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Sunset Boulevard


twister
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Hi, I'd like to start a discussion on Sunset Boulevard. I recently watched the film on DVD and thought it was very, very good. It must be ranked as one of the best films made. I thought the performances were outstanding.

 

What are your thoughts of this film? Did you like it or not? How would you rank the film? Also, are there any scenes or lines in the film that you like best? Thank you.

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Love the movie. It is very well done production with every area (e.g. writing, casting, direction, acting, camera work etc..), being first rate.

 

I rank the film in my top 50.

 

A while back there was a lot of discussion about Joe and the nature of his character. At first I said that he was a major cad, but after some back and forth, changed this to Joe just being a cad. But other still felt that was unfair to Joe and that he was just misunderstood.

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I don't know what to make of Joe - but he was mighty fine to look at. I think he was a cad in the film, but then he softened when he went back to Norma after she tried to commit suicide. He realized she treated him well. I think he originally got into something to reap some benefits, but didn't expect to go so entagled in a web he couldn't get out of.

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Joe made a legitimate deal with Norma, but she cheated him. He wanted to be paid cash for his script re-writing work, and he wanted to work at his own apartment, but she tricked him by moving all his things to her place, checking him out of his apartment, and never giving him any cash. He had to go along with living with her while working on her script, because he had no car, no money, and no apartment to go to.

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Your first sentence is very funny to me because when I was discussing the topic of Joe with a few of the ladies here that felt he wasn't a cad, I told them Holden's looks and charm was preventing them from seeing how much of a cad Joe was. Similar to how Hitchcock used Grant in movies like Suspicion and Notorious.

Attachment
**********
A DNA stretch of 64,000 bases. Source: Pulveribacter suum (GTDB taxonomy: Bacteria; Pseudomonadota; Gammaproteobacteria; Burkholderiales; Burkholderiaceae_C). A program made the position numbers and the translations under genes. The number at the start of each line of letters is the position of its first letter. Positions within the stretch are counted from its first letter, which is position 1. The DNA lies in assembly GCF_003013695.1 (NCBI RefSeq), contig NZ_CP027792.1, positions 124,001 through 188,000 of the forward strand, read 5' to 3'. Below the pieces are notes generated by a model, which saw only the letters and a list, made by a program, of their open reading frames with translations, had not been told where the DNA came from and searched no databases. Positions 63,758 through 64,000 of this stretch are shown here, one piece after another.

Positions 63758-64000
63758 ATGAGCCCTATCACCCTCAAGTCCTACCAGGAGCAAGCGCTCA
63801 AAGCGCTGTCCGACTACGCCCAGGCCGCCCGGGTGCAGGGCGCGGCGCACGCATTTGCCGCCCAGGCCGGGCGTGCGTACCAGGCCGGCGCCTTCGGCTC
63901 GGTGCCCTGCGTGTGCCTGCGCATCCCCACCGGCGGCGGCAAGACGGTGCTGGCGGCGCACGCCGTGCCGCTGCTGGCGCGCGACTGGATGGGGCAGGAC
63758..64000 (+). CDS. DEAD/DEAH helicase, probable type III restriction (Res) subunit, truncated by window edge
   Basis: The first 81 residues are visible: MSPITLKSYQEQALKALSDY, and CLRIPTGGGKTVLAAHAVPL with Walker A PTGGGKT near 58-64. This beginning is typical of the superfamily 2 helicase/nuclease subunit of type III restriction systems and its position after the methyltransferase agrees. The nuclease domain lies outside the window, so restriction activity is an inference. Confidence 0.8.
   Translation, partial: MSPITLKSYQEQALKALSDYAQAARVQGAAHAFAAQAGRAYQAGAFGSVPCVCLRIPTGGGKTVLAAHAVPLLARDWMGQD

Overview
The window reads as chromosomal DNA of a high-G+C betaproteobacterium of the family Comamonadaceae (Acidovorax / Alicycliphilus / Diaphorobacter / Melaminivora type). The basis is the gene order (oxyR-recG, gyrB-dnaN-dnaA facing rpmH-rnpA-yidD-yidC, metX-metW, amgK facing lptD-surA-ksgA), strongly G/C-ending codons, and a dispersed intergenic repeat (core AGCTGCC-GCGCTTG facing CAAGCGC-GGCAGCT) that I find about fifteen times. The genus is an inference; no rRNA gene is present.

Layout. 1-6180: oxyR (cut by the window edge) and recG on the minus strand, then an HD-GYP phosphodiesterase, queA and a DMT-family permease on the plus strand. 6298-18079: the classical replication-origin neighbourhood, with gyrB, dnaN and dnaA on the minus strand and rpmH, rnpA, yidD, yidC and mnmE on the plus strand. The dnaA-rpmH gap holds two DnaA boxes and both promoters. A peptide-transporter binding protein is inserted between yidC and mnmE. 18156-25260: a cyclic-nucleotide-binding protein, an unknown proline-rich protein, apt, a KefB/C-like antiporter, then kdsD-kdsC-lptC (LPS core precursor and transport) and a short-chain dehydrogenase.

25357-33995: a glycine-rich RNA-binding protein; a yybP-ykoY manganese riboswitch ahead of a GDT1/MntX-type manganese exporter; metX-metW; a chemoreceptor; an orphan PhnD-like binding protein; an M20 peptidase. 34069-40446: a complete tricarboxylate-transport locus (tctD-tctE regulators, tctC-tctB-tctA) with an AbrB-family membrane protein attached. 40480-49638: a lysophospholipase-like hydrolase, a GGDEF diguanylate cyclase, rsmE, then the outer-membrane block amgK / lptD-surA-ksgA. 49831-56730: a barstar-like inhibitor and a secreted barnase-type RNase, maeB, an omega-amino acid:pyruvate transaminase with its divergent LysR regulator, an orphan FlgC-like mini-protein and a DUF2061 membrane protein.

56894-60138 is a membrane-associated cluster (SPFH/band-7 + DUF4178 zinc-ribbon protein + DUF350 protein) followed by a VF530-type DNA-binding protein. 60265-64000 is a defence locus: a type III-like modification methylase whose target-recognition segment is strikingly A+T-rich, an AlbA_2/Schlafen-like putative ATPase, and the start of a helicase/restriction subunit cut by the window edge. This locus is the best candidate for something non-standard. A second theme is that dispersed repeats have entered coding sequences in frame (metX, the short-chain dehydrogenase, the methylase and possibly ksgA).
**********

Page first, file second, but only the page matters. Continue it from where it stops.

The main reason I labeled Joe a cad was that he mislead Norma by working on her script. A script he knew was going nowhere. I understanding him taking her money and being a gigolo but giving Norma hope that she could make a come back was real cruel.

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I saw Sunset Boulevard for the first time a couple weeks ago and loved the film. William Holden and Gloria Swanson give such great performances. I really like how the character Joe gives the audience a narration of what happen to him leading up to his death. One of the best scenes in the film would have to be the ending when Norma Desmond is coming down the staircase, believing that she is on an actual movie set in front of Mr. DeMille. Her famous ending lines is definitely one of the greatest movie quotes.

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Hibi wrote:

 

>I dont think TCM has shown it for awhile. Time for another showing. I never get tired of watching it.

 

Didn't they show it in August, on Holden's "Summer Under the Stars" day? I remember there was quite an extended conversation about the film, I think on a thread entitled "A Discussion of William Holden".

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james wrote:

 

>Your first sentence is very funny to me because when I was discussing the topic of Joe with a few of the ladies here that felt he wasn't a cad, I told them Holden's looks and charm was preventing them from seeing how much of a cad Joe was. Similar to how Hitchcock used Grant in movies like Suspicion and Notorious.

 

I remember that discussion very well, james. We did disagree over the extent of Joe's "caddishness", but at least on my part, it had nothing to do with his looks or charm.

As I recall, at least one other poster here who is male and not especially susceptible to Holden's physical attractiveness, agreed with me that Joe was not a terribly immoral person.

I don't want to repeat everything I said in that earlier discussion, but I still maintain that Joe was not only NOT a "bad" character, but that Wilder intended us to sympathize with him.

That is one reason why, as I mentioned at the time, he (Wilder) uses the voice-over narration.

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Wilder intended us to sympathize with him.

 

I totally agree with that statement but in the same way Hitchcock wanted us to sympathize with the various cads Grant played. That is just what a great director does.

 

But I don't see how that changes one's level of 'cadissness'. To me that level is based on their actual behavior in the movie. But a great director does use the looks and charm of an actor or actress to get us to sympathize with the character especially in a noir.

 

As for Joe, I wouldn't say he was bad or good. He was somewhere between the two.

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*Sunset Blvd?*

 

*Yeah, sure, I know. Take the 405 north and it'll be the very next exit after Wilshire*